The Mini Reserve is a small conservation area towards the south end of the island right by the airstrip. It is home to many of the floral species commonly found in Belize. There are a few nature trails you can wander around on and some of the plants/trees are labelled with informative signs. There is a building in the reserve, but it was closed when we were there. Entrance is free.
More on conservation on Caye Caulker (and other ecotourism options): http://www.gocayecaulker.com/conserv.html
The southern end of the inhabited part of Caye Caulker consists of crocodile and bird-nesting areas that are still relatively undeveloped in comparison to the main part of town. As you leave the built up area and walk toward the Airport, you will gradually come to this part of the island, which will give you a bit of a chance to see some of the more natural appearance of the Caye.
The Caye Caulker branch of the Belize Tourism Industry Association has established a Mini-Reserve along the eastern side, near the airport. It features small signs identifying some of the different species of trees that are found on the island, such as this White Mangrove tree we came upon growing just off the beach. Mangroves are a very interesting species of tree, living in both salt and fresh water in locations where the temperatures do not drop below 19 C or fluctuate by more than 10 C within a short time period. The aerial roots that you see in the photo allow the mangroves to take root in poor soils because the trees actually absorb the required oxygen through these above water roots.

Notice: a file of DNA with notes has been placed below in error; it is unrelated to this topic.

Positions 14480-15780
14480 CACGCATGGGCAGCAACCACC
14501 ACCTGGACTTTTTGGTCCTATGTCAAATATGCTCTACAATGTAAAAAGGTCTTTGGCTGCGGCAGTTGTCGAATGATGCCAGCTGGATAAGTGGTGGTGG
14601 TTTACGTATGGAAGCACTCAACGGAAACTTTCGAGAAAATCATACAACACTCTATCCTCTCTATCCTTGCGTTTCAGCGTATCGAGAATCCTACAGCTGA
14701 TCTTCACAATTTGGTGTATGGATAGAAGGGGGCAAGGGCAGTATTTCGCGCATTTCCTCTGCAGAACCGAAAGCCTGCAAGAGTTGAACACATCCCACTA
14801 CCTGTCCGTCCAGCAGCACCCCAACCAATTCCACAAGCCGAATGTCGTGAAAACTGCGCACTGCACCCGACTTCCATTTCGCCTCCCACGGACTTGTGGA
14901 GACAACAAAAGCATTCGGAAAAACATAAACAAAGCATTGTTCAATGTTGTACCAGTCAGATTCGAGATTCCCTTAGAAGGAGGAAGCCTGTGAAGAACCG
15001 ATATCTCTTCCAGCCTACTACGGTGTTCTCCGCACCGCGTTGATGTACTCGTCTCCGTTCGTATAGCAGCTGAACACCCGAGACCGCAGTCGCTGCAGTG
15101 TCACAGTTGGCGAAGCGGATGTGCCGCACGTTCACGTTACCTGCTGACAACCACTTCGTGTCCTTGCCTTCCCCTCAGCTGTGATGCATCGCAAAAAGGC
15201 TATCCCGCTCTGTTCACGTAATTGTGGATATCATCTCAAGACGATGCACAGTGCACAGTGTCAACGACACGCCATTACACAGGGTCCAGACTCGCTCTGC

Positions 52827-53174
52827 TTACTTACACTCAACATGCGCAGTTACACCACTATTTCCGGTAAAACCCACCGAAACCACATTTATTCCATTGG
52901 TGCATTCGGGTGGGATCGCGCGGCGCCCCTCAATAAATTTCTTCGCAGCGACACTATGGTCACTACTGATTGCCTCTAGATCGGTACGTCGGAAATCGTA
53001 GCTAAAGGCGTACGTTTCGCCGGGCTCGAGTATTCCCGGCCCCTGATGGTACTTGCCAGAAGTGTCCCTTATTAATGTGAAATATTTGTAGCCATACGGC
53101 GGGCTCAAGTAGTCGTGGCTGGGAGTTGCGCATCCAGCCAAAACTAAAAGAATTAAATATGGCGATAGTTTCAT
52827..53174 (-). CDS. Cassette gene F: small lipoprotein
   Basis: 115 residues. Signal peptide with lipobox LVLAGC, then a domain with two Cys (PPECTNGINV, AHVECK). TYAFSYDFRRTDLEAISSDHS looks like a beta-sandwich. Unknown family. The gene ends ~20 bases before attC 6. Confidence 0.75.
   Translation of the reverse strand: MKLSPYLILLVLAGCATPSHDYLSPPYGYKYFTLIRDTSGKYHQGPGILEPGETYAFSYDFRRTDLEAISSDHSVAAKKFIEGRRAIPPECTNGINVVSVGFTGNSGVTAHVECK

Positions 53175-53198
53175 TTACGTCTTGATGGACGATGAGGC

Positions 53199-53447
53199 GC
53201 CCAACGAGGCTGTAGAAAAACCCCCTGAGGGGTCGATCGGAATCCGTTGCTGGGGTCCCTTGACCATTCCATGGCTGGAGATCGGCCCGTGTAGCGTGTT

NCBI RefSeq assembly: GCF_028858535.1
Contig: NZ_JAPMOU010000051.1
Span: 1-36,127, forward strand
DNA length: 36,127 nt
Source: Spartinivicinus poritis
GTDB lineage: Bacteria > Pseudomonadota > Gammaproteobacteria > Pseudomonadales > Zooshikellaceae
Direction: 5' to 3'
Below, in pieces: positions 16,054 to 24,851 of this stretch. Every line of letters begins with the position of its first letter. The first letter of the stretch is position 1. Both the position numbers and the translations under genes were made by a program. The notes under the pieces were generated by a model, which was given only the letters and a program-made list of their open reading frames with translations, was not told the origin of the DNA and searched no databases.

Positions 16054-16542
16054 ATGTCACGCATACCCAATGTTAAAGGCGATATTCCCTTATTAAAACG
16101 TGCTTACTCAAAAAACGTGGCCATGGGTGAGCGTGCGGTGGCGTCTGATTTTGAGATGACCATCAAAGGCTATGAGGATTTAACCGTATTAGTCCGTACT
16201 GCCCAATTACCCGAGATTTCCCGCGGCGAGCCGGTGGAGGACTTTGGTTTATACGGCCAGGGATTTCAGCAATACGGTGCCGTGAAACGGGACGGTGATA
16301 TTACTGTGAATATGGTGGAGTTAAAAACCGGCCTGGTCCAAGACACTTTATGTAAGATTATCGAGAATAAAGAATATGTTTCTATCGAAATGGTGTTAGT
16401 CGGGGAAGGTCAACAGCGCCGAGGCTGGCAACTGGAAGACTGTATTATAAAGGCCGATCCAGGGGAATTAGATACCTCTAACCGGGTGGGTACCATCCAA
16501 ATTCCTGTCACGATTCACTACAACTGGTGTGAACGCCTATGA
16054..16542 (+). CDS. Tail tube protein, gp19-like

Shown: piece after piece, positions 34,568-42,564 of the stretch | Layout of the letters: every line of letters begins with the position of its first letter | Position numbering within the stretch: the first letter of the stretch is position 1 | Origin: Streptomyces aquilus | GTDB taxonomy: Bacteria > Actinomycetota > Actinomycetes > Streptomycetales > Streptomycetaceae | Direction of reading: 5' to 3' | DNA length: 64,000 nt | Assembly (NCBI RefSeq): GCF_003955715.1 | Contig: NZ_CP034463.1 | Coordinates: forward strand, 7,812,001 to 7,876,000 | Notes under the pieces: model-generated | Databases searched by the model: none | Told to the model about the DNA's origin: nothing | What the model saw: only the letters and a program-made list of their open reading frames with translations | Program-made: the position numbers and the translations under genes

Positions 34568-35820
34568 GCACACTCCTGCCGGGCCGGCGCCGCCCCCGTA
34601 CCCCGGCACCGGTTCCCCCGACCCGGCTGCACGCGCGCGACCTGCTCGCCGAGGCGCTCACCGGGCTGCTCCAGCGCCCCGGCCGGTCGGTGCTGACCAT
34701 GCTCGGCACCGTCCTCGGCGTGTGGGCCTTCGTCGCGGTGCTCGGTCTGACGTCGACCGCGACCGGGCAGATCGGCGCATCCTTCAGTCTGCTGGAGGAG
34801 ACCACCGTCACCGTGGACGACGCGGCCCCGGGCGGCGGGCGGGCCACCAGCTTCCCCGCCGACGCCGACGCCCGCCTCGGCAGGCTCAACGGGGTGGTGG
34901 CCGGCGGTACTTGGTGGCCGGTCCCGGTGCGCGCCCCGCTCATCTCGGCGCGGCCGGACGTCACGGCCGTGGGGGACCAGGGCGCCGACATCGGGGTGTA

If you are really brave, the Association even says that you can try swimming at the south end of the Caye. They report that "Snorkeling among the mangrove roots there is a rewarding experience. There are many colourful anemones, sponges, gorgonians, and large numbers of fish among the mangrove roots." Humm, what about those crocodiles!?
You've come all the way to little Caye Caulker, so you should make the time to walk it's amazing beach - along the the eastern 'reef-side' of the island. With the numerous small boats bobbing on the water, the waves breaking off-shore on the reef and the many interesting buildings, there is no shortage of things to observe. It also really helps to settle you into the slow pace of life on Caulker, as both locals and tourists go about their business with no great hurry - it will only take a few days before you too can no longer remember what day of the week it is!
All the kids congregated at the basketball court and Santa handed out presents to all the kids. Every child on the island got a present. Sam was also allowed to stand in line which was very kind of them.
We were so happy with our stay at Seaside Cabanas; we've only been back for a week and we're already...more
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The sea view cabins might be a little bit of a stretch of the word "view" but it was still good...more